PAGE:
In the Bible, the Israelites use dance as a form of religious expression. From images of Miriam leading the women across the Sea of Reeds to numerous references throughout the Psalms, it is clear that dance was an expression of joy, awe and worship.
After the end of the biblical period and throughout most of the Middle Ages, one finds fewer examples of sacred, ritual dance in Judaism. However, because of the mitzvah (commandment) to celebrate a bride and groom, dancing at Jewish weddings was always encouraged. According to Fred Berk’s work on Jewish dance, Ha-Rikud, men and women danced separately at religious functions, but dance was nonetheless an important part of the celebrations.
Elaborate dances honoring the newly married couple have been created over the last several centuries, including the iconic ritual of lifting the bride and groom and dancing with them raised on chairs. Wedding dances continue to be an important part of Jewish cultural identity today; many Jewish American couples who consider themselves secular still feature traditional hora dancing as part of their wedding celebrations.
Hasidism, which began to emerge in the 18th century, focused on praying with joy and passion and seeking connection to God through song and dance. As in biblical times, dance once again became a form for religious expression. The Baal Shem Tov, the founder of Hasidism, and his followers danced in circles, with increasing fervor, seeking a kind of ecstasy through their repeated movements. The dancers would sing a wordless melody (niggun) as they moved, and sometimes their rebbe would dance on his own before the group–creating new movements for the circle to pick up and integrate. This kind of circle dancing, still practiced in some Hasidic communities today, could last for hours.
In the late 19th and early 20th centuries, another kind of Jewish dance emerged: Israeli folkdance. Pioneers who came to the land of Israel from across Europe brought with them their own native dances. Using this material they created Israeli folkdances, expressing their passion and desire to return to the Promised Land. Dancing barefoot, with fast movements like leaping and running, Israeli folkdances became an important form of expression for new immigrants. As the new state of Israel emerged, folk dancing became a national pastime. Gradually, Israeli dancing spread to Jewish communities all over the world, becoming an important way for Jews in the Diaspora to connect to the Jewish state. Israeli dance has also expanded its repertoire as Jews from different cultural backgrounds, including Yemen and Ethiopia, have contributed to the beauty and diversity of Israeli folk dance.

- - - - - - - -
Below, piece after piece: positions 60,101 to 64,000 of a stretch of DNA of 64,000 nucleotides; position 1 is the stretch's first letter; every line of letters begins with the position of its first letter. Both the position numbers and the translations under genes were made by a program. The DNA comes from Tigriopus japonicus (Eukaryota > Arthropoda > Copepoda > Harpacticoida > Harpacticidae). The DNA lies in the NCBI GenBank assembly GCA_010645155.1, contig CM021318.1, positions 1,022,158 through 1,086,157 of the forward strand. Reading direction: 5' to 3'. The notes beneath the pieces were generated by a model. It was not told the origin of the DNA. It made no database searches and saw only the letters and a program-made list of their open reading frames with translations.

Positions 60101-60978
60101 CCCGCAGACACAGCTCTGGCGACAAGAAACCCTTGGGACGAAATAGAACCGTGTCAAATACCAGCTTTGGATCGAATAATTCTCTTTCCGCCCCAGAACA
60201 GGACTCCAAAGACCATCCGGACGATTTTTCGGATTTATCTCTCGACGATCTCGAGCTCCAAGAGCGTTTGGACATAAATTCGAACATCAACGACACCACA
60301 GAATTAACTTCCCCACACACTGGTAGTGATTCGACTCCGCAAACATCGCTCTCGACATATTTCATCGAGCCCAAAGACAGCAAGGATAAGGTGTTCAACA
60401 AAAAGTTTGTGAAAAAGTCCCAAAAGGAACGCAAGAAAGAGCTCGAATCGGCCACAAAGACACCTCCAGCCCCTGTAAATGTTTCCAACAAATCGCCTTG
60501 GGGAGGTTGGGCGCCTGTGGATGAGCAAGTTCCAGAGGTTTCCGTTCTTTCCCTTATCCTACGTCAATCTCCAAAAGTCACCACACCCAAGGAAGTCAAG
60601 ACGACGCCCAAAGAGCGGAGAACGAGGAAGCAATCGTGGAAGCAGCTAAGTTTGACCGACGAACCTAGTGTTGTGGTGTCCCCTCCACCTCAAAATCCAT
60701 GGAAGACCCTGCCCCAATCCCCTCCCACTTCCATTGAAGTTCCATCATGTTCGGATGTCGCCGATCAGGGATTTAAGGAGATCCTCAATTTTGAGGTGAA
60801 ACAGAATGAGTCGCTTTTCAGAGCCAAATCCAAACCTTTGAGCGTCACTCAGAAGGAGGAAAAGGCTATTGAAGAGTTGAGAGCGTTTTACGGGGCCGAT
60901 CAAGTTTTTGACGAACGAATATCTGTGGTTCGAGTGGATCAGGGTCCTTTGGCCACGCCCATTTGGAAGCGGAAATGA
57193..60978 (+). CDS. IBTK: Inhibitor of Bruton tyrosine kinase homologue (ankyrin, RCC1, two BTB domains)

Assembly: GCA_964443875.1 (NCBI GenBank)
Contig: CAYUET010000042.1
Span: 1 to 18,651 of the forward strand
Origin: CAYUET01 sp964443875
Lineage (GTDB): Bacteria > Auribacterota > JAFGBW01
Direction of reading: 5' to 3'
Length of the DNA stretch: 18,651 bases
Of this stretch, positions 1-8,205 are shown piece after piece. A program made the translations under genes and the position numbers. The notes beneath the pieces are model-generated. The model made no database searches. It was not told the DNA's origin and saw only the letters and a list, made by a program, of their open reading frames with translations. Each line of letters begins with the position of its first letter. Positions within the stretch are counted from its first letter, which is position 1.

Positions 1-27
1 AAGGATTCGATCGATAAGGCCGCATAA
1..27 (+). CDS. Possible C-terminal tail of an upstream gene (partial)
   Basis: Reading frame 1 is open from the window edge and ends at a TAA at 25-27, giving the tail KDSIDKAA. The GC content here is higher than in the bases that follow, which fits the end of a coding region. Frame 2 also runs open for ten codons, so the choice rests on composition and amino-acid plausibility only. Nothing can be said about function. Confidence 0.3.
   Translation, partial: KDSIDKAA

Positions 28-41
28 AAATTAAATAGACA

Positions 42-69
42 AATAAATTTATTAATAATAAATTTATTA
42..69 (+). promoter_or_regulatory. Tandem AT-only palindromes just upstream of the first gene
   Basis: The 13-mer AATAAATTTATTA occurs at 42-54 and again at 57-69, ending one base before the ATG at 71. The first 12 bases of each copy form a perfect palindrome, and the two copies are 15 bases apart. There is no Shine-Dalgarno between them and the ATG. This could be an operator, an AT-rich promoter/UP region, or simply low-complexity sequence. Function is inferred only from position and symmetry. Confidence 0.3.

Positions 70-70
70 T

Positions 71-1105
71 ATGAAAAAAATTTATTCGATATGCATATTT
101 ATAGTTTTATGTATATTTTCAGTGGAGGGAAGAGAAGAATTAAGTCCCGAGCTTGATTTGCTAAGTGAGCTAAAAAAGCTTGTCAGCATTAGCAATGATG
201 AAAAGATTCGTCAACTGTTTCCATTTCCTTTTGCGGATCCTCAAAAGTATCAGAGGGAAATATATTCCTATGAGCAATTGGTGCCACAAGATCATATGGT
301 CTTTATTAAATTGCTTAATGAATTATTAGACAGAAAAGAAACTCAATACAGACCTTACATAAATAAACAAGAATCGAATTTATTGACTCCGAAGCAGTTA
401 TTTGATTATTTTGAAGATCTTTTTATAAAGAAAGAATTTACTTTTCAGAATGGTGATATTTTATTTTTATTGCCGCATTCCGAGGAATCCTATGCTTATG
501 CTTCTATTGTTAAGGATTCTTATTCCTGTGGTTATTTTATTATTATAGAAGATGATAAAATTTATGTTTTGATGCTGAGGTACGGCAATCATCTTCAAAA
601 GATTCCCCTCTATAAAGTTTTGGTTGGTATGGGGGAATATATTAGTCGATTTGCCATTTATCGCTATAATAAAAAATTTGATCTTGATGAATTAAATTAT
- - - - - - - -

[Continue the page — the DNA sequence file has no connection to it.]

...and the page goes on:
In more recent times, Jewish choreographers and dancers throughout the world have explored Jewish themes in modern dance. For example, the Avodah Dance Ensemble, founded by Joanne Tucker, has created many modern dance pieces inspired by Jewish liturgy, and has taken its work to congregations and prayer services around the world. Sometimes set in a concert setting and sometimes designed for the synagogue, new Jewish dance ensembles are synthesizing our long history of worship and expression with a renewed passion for dance.
Pronounced: khah-SID-ik, Origin: Hebrew, a stream within ultra-Orthodox Judaism that grew out of an 18th-century mystical revival movement.